By the late 1970s the Punk explosion and the Punk aesthetic spread out from Britain to New York, Los Angeles and San Francisco, and into music, film, fashion and writing. The American Punk scene, far from being a poor impersonation of the British movement, soon developed an energy and talent of its own, which was documented in its own home-grown magazine, "Search and Destroy", edited by V. Vale between 1977 and 1979. Drawn from the pages of this underground magazine, this is a collection of interviews, photographs and documentation of the punk philosophy and culture. Capturing the rage, riot and revelations of the period, the book features Patti Smith, Vivienne Westwood, Nico, the Buzzcocks, the Clash, the Cramps, Siousxie, the Damned, Captain Beefheart, Throbbing Gristle, Devo, Iggy Pop, Cabaret Voltaire, the Dead Kennedys, and the Romones, alongside writers and filmmakers such as William Burroughs, J.G. Ballard, John Waters, Russ Meyer and David Lynch. --via Amazon.uk
see also: punk - V. Vale - 1996 - USA
2005, Aug 16; 00:01 ::: Score (1973) - Radley Metzger
Score (1973) - Radley Metzger [Amazon.com] [FR] [DE] [UK]
Score is the name of a pornographic film directed by Radley Metzger that was part of the brief porn chic fad in the early 1970s that also included The Devil in Miss Jones and Deep Throat. It was based on an off-Broadway stage play that ran for 23 performances at the Martinique Theatre in late 1971 and that featured Sylvester Stallone in a brief role. The play was written and directed by Jerry Douglas, who later became a mainsteam screenwriter, and was set in Queens. The film, however, was filmed in Yugoslavia on a relatively high budget and was set in a mythical land. It has been released in both soft-core and hard-core versions. The most recent DVD release, a soft-core version, shows a renewed copyright date of 1976 but the film itself was first shown in 1972. Even the hard-core version, however, reflected its theatrical origins and had relatively little graphic sexual activity compared to today's typical pornographic film.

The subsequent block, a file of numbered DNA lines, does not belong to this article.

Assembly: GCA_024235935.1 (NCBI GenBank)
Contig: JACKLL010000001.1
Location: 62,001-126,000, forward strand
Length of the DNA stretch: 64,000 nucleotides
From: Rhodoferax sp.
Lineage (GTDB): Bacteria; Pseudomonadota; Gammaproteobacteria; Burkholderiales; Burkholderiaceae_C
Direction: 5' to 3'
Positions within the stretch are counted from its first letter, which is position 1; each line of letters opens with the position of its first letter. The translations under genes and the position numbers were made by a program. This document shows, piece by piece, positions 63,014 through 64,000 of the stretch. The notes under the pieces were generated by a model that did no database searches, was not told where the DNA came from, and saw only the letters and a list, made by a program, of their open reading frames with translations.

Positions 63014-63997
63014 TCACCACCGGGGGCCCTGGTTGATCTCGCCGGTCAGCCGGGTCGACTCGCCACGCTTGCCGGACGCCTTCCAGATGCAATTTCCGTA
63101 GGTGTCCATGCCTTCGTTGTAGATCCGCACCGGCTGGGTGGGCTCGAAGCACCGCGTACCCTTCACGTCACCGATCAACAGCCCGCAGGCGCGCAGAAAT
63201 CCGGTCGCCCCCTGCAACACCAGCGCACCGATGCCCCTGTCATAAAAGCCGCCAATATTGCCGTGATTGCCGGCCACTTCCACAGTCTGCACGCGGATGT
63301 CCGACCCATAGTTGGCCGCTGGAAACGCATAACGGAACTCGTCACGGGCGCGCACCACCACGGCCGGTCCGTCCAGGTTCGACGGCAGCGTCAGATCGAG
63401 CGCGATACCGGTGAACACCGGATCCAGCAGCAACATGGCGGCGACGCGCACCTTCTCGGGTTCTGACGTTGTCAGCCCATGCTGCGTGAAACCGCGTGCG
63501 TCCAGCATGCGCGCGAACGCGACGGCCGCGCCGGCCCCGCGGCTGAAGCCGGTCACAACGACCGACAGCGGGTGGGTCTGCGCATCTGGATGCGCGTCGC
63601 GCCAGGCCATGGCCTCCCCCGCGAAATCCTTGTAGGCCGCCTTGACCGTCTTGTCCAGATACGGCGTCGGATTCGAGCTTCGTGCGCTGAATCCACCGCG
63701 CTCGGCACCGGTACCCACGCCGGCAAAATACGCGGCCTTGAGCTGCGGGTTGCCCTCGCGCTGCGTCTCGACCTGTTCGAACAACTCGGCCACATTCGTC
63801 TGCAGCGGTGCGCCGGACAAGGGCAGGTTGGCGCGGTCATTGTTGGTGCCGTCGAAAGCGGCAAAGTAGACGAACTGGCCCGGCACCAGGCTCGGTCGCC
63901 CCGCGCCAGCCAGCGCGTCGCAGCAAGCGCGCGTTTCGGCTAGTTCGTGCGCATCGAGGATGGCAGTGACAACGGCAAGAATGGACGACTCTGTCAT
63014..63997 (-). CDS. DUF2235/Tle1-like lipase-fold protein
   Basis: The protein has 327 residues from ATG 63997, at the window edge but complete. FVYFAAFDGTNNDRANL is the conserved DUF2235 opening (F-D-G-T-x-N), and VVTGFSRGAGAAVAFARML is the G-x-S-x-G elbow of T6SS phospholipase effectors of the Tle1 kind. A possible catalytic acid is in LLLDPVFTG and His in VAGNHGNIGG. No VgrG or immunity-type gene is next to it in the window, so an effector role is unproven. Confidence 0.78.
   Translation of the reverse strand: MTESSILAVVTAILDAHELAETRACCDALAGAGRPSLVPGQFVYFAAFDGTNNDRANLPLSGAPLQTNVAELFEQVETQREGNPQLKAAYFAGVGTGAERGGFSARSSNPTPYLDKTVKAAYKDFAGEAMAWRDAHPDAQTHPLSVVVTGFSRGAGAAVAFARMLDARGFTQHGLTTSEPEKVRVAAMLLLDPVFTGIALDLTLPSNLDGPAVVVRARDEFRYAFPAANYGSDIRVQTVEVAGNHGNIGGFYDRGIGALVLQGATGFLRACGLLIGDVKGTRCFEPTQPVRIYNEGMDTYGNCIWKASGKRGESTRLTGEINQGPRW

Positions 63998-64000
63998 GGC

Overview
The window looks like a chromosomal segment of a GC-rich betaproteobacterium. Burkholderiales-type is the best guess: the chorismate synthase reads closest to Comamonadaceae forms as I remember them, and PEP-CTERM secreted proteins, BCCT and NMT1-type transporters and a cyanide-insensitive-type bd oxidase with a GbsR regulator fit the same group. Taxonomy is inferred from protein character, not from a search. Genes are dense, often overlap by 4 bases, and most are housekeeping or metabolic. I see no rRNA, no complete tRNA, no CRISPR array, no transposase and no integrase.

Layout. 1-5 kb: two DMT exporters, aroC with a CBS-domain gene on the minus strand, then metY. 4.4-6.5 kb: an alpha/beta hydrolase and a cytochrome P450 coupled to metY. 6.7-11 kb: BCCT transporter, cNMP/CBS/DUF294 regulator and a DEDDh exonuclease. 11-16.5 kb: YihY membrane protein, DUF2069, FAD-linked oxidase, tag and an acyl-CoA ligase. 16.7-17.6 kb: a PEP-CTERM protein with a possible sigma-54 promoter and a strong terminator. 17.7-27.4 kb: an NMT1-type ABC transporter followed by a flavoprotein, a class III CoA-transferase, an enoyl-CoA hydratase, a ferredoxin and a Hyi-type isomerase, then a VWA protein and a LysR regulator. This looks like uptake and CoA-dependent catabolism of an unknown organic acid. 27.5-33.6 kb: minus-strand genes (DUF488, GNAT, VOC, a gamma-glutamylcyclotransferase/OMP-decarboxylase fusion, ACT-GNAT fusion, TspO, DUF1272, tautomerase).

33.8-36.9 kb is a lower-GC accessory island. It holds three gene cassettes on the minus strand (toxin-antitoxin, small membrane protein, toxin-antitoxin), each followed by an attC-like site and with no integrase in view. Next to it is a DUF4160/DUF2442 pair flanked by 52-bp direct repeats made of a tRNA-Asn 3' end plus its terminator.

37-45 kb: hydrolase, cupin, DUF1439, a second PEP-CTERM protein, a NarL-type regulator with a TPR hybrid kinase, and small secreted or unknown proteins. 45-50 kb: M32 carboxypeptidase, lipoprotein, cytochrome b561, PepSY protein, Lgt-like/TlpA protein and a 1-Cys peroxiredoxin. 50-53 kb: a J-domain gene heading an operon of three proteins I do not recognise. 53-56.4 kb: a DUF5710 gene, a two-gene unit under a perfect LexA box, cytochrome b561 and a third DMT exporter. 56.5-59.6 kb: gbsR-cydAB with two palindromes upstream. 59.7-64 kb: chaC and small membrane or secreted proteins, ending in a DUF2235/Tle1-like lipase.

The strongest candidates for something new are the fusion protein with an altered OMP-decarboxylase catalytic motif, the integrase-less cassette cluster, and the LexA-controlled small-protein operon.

The story concerns a swinging bisexual couple who make a bet as to who can first seduce one of the members of an apparently straight and very attractive young couple. The cast was only five people: as the sexual sophisticates, Claire Wilbur, repeating her theatre role, and Gerald Grant; as the other couple, Cal Culver, better known as the late gay porn star Casey Donovan, and Lynn Lowry; and Carl Parker in the Stallone role as a repairman. --http://en.wikipedia.org/wiki/Score_(film) [Aug 2005]
see also: poppers - Score (1973) - Radley Metzger - 1973 - porno chic - American cinema
2005, Aug 15; 17:06 ::: Cristo si è fermato a Eboli (1979) - Francesco Rosi
Christ Stopped at Eboli (1979) - Francesco Rosi [Amazon.com]
Cristo si è fermato a Eboli (Christ Stopped at Eboli) is a book by Carlo Levi, published in 1945, giving an account of his exile from 1935-1936 to a remote town in southern Italy called Gagliano, in the region of Lucania.
It was made into a movie, directed by Francesco Rosi, in 1979. The movie starred Gian Maria Volontè as Carlo Levi, with Paolo Bonacelli, Alain Cuny, Léa Massari, and Irene Papas.
It received the British Academy Award for Foreign Language Film in 1982. --http://en.wikipedia.org/wiki/Cristo_si_%C3%A8_fermato_a_Eboli [Aug 2005]